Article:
According to OSHA, most electrical hazards in the workplace exist due to faulty equipment, unsafe work practices, or hazardous environments. While faulty equipment can be repaired and employees can be trained in safe workplace practices, some facilities and worksite are inherently hazardous to people, processes, and equipment.
An extreme work environment is typically associated with hot processes (i.e. metals refining), corrosive environments, dangerous tasks, wet processes, and just about all outdoor electrical installations and workplace operations that are exposed to extreme climates. This includes extremely high or low temperatures, high humidity, and heavy rain, sleet, or hail.
Electrical boxes for extreme conditions
Fiberglass Electrical Boxes
Electrical contractors are choosing fiberglass electrical boxes over metal because they are highly resistant to chemical attack and degradation and fiberglass is a non-corrosive material. Fiberglass is a silicate fiber that has glass as its main component. The material is already used for high-end residential architectural components and insulation because it reduces the spread of cold, heat, and sound in aircraft, cars, and structures.
Fiberglass electrical enclosures have a temperature range of -40C to 121C, are ideal for wet or corrosive environments, and they maintain excellent electrical properties. Fiberglass electrical boxes are used to reduce the failure of sensitive electronics because the boxes are non-conductive and are not affected by radio frequencies.
Choose fiberglass for outdoor environments. The material is an excellent choice for solar installations because it does not absorb or hold water, and it stands up extremely well to UV radiation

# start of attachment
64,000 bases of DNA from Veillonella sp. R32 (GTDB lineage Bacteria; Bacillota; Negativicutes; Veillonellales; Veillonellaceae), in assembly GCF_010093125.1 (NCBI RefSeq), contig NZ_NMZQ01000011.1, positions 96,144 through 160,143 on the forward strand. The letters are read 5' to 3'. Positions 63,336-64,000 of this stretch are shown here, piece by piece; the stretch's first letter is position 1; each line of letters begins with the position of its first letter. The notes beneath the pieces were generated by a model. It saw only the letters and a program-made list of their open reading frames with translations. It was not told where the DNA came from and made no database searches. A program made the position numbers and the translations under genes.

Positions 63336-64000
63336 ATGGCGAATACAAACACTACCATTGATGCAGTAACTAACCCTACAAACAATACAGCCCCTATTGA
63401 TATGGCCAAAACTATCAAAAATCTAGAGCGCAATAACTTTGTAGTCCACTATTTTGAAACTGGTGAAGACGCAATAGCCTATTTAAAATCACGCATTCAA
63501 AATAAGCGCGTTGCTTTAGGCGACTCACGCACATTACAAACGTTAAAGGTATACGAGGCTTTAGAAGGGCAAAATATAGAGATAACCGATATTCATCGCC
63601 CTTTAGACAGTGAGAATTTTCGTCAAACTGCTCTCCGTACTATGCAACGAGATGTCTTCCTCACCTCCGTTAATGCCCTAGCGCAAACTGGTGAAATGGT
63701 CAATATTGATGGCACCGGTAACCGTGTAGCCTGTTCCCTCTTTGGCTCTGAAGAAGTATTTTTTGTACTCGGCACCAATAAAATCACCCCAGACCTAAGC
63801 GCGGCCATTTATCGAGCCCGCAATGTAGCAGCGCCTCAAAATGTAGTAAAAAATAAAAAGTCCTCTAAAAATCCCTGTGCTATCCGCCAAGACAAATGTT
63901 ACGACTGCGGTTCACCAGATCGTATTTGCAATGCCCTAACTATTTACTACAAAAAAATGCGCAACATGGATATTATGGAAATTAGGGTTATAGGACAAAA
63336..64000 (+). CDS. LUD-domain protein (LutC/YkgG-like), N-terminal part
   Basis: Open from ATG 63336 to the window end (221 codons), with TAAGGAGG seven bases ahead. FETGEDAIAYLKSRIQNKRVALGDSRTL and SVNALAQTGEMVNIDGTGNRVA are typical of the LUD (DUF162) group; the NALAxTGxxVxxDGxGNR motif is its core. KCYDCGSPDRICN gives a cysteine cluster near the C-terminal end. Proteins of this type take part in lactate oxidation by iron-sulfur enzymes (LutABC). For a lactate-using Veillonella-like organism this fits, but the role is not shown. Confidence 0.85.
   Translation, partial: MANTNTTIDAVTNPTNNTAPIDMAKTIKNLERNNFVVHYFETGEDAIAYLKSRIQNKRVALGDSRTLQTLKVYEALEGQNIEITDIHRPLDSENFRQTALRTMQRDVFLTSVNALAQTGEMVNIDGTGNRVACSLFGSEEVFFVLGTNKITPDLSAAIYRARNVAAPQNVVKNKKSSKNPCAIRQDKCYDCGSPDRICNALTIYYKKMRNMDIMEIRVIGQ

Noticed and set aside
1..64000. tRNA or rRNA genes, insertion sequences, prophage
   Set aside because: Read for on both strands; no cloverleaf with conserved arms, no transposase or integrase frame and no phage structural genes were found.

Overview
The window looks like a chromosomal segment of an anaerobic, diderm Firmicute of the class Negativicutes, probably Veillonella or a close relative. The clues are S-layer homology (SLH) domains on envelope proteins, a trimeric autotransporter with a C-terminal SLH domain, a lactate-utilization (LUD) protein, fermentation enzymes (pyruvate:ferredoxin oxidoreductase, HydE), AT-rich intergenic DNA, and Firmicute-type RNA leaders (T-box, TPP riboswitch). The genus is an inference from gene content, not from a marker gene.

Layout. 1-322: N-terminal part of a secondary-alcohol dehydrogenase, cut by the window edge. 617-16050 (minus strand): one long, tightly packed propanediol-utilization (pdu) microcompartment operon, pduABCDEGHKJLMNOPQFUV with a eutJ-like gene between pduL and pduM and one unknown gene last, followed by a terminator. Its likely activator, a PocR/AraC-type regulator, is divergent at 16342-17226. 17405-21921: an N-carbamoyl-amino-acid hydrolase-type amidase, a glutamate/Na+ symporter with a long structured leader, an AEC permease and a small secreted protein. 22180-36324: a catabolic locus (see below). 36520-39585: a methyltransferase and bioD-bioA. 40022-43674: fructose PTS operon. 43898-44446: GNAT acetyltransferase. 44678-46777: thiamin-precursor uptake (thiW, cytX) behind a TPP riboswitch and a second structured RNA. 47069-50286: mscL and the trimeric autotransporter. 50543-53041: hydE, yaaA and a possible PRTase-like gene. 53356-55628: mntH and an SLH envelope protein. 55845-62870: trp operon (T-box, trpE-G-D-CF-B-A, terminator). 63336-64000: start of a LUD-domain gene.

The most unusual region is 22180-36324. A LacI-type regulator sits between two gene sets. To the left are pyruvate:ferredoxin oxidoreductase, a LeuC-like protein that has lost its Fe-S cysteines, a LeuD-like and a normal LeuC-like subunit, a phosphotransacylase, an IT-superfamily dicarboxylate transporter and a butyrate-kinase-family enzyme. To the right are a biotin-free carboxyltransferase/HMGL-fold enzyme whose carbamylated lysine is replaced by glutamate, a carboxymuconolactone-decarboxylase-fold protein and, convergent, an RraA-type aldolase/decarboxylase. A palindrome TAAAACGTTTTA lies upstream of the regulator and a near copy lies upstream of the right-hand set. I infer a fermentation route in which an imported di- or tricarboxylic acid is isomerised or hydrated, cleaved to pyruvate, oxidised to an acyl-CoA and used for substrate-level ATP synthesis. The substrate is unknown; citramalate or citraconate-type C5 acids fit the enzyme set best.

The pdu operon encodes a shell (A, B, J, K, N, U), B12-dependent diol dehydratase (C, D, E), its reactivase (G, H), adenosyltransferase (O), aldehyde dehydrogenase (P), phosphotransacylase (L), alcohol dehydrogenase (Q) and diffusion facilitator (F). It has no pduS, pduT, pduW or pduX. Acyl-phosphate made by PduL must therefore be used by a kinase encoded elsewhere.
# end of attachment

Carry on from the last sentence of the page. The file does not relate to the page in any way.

Polycarbonate Electrical Boxes
Electrical engineers view polycarbonate electrical boxes as a light weight, cost-effective, and durable choice over metal for food processing installation and other wet or outdoor environments. Metal electrical boxes dent, rust, corrode, and lose their finish in these environments. Polycarbonate is a type of thermoplastic that is easy to field modify.
When exposed to UV light, polycarbonate does not weaken, holds its shape, and will not discolor. For environments like agricultural and marine that are continuously exposed to sunlight and moisture, polycarbonate is the material of choice. Expect an electrical enclosure that stands up well to impact up to 900psi.
Fiberglass versus Polycarbonate
While both materials are excellent choices for electrical boxes and both are comparably priced, there are design considerations that may preclude one over the other.
Fiberglass enclosures have a thicker wall, are typically stronger than polycarbonate, and will feature a nicer finish. The glass fibers added to this material create a box that is crack-resistant, making it appropriate for busy factory environments. Fiberglass is the perfect composite material for electrical boxes that must maintain dimensional stability and high strength in extreme environments.
Polycarbonate enclosures are 40% lighter in weight when compared to fiberglass (which can save on shipping costs and installations). UV inhibitors are often a part of the polycarbonate formulation, making them a great choice for outdoor mounting. Polycarbonate is also less brittle and highly resistant to impact.
Visit Allied Moulded Products Inc. for a wide range of fiberglass and polycarbonate electrical boxes and accessories for industrial and residential applications.